Pure Earth’s toxic site investigators can be found the world over.
Their mission? To walk the earth in order to find, map and assess polluted sites in low and middle-income countries, where residents are being poisoned where they live. The effort is part of Pure Earth’s Toxic Sites Identification Program (TSIP)
Working in small teams, Pure Earth’s toxic site investigators spread out to identify polluted sites in their country.
The investigators check out areas suspected of posing a danger to nearby residents, including communities with high levels of illnesses, or neighborhoods located near industry. At the sites, investigators collect soil samples, identify and measure levels of toxins present, track down the sources of contamination, take photos, note GPS locations, and talk to local residents.
The process is quick – investigators take just a few hours to complete a site assessment using a rapid assessment tool called the Initial Site Screening (ISS) protocol developed by Pure Earth. This allows investigators to cover a lot of ground.
In nearly a decade, Pure Earth’s Toxic Sites Identification Program program has trained over 400 investigators worldwide, who have mapped and documented more than 3,000 toxic sites in over 50 countries. The data they’ve collected forms the backbone of one of the largest databases of polluted sites in the world.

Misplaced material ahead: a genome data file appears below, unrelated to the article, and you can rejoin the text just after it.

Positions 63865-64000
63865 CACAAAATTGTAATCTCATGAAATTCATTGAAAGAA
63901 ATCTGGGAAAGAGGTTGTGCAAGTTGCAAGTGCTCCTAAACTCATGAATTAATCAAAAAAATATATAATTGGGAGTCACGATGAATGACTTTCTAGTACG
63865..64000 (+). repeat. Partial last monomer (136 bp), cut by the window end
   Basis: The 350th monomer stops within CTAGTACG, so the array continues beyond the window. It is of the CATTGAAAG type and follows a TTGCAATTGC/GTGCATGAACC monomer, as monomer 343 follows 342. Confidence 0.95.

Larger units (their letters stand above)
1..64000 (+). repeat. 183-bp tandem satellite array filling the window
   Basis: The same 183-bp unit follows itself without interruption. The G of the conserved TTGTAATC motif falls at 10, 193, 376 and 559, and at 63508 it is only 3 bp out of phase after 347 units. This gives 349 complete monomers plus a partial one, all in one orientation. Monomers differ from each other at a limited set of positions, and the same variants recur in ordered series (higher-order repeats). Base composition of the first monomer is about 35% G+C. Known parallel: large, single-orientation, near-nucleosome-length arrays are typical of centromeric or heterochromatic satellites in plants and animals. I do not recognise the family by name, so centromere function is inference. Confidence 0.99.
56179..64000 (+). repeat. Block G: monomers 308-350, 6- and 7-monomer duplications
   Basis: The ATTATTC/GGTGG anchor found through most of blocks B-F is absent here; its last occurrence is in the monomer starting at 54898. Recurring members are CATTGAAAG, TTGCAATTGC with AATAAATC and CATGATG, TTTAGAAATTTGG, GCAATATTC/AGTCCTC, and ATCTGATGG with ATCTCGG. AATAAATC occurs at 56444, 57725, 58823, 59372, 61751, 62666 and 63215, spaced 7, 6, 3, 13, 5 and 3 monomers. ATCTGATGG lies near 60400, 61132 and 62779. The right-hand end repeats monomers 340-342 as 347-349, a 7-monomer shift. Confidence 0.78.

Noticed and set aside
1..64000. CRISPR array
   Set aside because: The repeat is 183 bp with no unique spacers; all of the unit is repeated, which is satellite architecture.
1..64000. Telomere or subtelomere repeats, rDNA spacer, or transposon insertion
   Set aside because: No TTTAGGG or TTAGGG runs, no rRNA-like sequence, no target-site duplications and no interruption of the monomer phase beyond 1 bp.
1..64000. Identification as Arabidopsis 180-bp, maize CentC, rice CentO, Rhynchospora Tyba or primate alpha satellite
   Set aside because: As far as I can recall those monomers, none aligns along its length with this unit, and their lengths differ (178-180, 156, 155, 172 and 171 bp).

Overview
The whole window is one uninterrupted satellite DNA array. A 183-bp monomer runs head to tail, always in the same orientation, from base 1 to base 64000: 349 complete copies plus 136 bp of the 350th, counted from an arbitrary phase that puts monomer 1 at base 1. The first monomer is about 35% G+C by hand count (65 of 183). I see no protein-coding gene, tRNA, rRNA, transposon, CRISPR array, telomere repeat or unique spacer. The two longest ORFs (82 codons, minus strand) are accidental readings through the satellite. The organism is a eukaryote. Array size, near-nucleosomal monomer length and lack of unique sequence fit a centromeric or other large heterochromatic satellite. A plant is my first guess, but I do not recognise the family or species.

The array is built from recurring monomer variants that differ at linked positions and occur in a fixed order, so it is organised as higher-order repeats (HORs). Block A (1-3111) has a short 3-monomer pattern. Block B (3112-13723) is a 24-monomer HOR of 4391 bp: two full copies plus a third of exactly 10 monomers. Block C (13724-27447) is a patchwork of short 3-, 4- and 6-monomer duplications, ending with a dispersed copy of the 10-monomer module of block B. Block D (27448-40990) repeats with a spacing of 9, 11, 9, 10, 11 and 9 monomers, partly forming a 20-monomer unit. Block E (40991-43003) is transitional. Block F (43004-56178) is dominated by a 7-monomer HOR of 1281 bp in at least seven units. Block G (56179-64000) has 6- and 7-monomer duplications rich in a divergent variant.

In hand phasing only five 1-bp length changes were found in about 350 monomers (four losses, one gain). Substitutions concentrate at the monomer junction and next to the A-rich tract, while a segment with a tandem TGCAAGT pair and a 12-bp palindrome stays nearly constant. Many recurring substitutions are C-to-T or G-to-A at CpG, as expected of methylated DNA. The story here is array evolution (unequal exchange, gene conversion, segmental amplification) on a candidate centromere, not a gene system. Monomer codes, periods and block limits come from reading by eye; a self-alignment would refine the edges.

This database of polluted sites (accessible at www.contaminatedsites.org) is key because it gives governments a snapshot of the scale of the pollution problem in their countries. With this information, they can prioritize cleanups that will save the most lives.
Pure Earth trains new teams of TSIP investigators several times a year. They come from all walks of life, ranging from university students and professors to environmental health experts and government workers. Together they form a crucial network of global pollution fighters we can count on.
In this global crisis, these toxic site investigators are at ground zero. It all starts with what they find. WATCH how they do it now.
Thanks to the Legacy Alcoa Foundation, the European Commission, UNIDO and PMI for their support.